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Etiological Features

The etiology of systemic sarcoidosis is unknown. However, the disease is presumed to be initiated by an infectious agent, probably Propionibacterium acnes. Cellular immunity is suppressed in this disease. There is abnormality of the host-parasite relationship.

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The inflammatory response in sarcoid uveitis is mostly mild. Subjective symptoms too are mild. In the chronic form, onset is insidious, and the disease develops gradually without subjective symptoms. Only at the time that complications of cataract or glaucoma develop do patients notice illness of the eye. When inflammation is remarkable, blurring of vision, reduced visual acuity, and myodesopsia occur. In the acute form, slight redness of the bulbar conjunctive and blurring of vision occur.

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Anterior Segment

At the lower fornix of the conjunctiva, hard nodular follicles sometimes are seen in sarcoidosis. These follicles consist of sarcoid granuloma. The sclera and episclera are sometimes reddish and swollen, as seen in scleritis and episcleritis. Injection of the bulbar conjuctiva, if present, is slight. The cornea is clear but sometimes affected with band keratopathy.

So-called mutton-fat keratic precipitates frequently appear (Fig 3). The number of precipitates depends on the grade of inflammation. These precipitates consist of conglomerates of epithelioid cells that migrate from the ciliary body. In the anterior chamber, large inflammatory cells float, but hypopyon does not appear.

On the iris surface and at the pupillary margin of the iris, grayish white, small nodular exudates frequently are seen (Busacca's nodule, Koeppe nodule) (Fig 4). Posterior synechiae of the iris are very frequently seen.

At the chamber angle, small, grayish white nodular exudates are seen frequently on the trabecular meshwork. Tentlike, small peripheral anterior synechiae or goniosynechiae also are frequently seen. These findings in the chamber angle are termed trabecular sarcoidosis.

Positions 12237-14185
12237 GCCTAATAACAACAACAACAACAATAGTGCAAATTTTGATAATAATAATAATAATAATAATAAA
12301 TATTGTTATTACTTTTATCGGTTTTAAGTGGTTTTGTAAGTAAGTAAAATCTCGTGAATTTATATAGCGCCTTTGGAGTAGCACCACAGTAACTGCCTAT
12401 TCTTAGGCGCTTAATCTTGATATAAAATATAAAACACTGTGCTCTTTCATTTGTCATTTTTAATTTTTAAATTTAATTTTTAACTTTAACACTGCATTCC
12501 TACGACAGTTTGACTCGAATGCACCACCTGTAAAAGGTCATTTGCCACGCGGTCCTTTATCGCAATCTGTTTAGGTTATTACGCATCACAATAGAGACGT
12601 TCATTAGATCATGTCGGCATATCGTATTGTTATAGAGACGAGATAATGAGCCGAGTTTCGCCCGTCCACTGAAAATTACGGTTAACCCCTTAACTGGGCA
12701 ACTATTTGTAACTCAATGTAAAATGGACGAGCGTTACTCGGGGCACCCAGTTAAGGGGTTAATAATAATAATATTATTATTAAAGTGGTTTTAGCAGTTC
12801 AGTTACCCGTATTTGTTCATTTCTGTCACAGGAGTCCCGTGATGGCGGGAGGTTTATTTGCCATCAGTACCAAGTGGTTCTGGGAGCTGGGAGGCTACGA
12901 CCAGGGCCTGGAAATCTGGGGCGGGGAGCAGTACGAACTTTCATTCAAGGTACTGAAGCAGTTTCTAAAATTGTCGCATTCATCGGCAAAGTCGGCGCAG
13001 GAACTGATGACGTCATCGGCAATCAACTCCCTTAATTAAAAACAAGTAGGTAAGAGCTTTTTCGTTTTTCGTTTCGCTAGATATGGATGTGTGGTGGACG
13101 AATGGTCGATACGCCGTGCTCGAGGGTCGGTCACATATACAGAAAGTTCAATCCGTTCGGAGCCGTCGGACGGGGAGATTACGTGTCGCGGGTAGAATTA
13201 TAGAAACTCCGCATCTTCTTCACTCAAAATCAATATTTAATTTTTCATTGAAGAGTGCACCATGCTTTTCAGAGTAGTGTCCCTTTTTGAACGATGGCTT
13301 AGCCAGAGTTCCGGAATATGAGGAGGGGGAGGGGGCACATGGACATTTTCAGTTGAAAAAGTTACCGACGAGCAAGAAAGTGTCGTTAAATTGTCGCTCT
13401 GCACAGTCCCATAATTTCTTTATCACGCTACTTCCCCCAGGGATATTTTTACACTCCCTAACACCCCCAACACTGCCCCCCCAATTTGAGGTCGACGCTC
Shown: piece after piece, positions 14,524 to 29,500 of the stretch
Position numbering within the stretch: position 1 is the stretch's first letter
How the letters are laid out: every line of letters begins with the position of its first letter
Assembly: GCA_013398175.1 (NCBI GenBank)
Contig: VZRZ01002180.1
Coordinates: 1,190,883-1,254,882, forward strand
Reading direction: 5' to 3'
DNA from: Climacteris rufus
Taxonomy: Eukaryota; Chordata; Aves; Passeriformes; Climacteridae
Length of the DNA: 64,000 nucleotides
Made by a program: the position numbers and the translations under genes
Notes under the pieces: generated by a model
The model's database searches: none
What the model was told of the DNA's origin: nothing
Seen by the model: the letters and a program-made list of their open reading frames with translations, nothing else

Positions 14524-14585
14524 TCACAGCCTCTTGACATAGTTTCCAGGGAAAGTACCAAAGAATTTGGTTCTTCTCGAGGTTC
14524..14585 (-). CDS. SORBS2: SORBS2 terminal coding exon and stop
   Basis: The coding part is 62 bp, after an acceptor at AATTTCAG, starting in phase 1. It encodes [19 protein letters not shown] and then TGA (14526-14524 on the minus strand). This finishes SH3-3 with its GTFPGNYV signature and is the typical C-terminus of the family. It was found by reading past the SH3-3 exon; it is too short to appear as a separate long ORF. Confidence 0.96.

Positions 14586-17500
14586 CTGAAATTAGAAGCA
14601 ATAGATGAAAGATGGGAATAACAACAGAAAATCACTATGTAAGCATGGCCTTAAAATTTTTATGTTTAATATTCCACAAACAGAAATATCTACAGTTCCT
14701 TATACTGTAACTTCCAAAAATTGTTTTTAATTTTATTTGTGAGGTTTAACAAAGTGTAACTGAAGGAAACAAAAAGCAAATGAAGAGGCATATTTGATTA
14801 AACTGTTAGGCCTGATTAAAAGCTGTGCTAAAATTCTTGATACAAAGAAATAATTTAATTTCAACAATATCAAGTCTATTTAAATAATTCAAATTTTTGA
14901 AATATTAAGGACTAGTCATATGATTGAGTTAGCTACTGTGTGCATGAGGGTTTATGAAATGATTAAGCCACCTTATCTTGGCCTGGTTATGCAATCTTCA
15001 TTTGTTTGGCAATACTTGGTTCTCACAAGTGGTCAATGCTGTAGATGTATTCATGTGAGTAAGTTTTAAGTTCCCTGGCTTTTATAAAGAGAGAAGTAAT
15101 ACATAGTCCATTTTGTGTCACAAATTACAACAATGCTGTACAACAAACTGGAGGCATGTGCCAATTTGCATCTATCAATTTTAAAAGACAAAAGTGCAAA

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Posterior Segment

In the vitreous, numerous small inflammatory cells and large collections of such cells float. Particularly on the lower periphery of the retina, typical snowball opacities and strings of pearls usually are found (Fig 5).

The papillae sometimes are hyperemic and the margin blurred. In a few eyes, the papillae swell in a choked-disc appearance owing to granuloma formation in the optic disc.

In the retina, segmental periphlebitis is seen most often at the equator, sometimes in the periphery, and rarely in the posterior pole. Phlebitis usually is associated with “candle-wax drippings” (Fig 6) and sometimes with arteritis. Nodular exudates as well as punched-out lesions in the deep retina and choroid sometimes are seen in the periphery. These manifestations mimic birdshot chorioretinopathy.

In the acute form, massive yellowish white exudates appear in the posterior pole, showing a Coats' disease–like appearance. In chronic cases, persistent mild inflammation leads to retinal edema and cystoid macular edema. In rare cases, retinal and vitreal hemorrhages from retinal neovascularization occur.

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Clinical Characteristics in Sarcoid Uveitis

Sarcoid uveitis generally is bilateral (90%), and both eyes manifest similar findings, and a similar clinical course. The typical findings are mutton-fat keratic precipitates, posterior iris synechiae, Koeppe nodules, trabecular sarcoidosis, snowball opacity and strings of pearls in the vitreous, segmental periphlebitis, and candle-wax drippings. These findings are a result of granuloma formation in the tissues and are manifestations of nodular uveitis.

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The presence of ocular signs and clinical features as just outlined strongly suggests a diagnosis of sarcoidosis. To confirm a suspicious diagnosis, we perform systemic investigations as follows:

Erythrocyte sedimentation rate

Mantoux skin test